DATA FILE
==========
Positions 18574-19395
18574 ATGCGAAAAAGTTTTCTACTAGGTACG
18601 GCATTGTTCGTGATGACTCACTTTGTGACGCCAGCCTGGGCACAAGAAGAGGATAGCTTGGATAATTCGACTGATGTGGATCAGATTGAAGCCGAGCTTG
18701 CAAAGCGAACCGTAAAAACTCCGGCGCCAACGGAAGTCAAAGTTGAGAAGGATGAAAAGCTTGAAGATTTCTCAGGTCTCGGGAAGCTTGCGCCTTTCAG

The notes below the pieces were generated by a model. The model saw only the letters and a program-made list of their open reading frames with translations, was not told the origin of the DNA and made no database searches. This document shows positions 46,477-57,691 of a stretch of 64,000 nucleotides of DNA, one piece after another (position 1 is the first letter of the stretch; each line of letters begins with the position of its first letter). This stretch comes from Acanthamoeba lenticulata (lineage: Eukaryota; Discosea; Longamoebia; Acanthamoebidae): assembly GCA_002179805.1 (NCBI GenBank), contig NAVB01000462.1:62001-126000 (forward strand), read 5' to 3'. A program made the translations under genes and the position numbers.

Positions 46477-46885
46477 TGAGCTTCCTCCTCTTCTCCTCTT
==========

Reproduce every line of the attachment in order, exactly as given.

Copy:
Positions 18574-19395
18574 ATGCGAAAAAGTTTTCTACTAGGTACG
18601 GCATTGTTCGTGATGACTCACTTTGTGACGCCAGCCTGGGCACAAGAAGAGGATAGCTTGGATAATTCGACTGATGTGGATCAGATTGAAGCCGAGCTTG
18701 CAAAGCGAACCGTAAAAACTCCGGCGCCAACGGAAGTCAAAGTTGAGAAGGATGAAAAGCTTGAAGATTTCTCAGGTCTCGGGAAGCTTGCGCCTTTCAG

The notes below the pieces were generated by a model. The model saw only the letters and a program-made list of their open reading frames with translations, was not told the origin of the DNA and made no database searches. This document shows positions 46,477-57,691 of a stretch of 64,000 nucleotides of DNA, one piece after another (position 1 is the first letter of the stretch; each line of letters begins with the position of its first letter). This stretch comes from Acanthamoeba lenticulata (lineage: Eukaryota; Discosea; Longamoebia; Acanthamoebidae): assembly GCA_002179805.1 (NCBI GenBank), contig NAVB01000462.1:62001-126000 (forward strand), read 5' to 3'. A program made the translations under genes and the position numbers.

Positions 46477-46885
46477 TGAGCTTCCTCCTCTTCTCCTCTT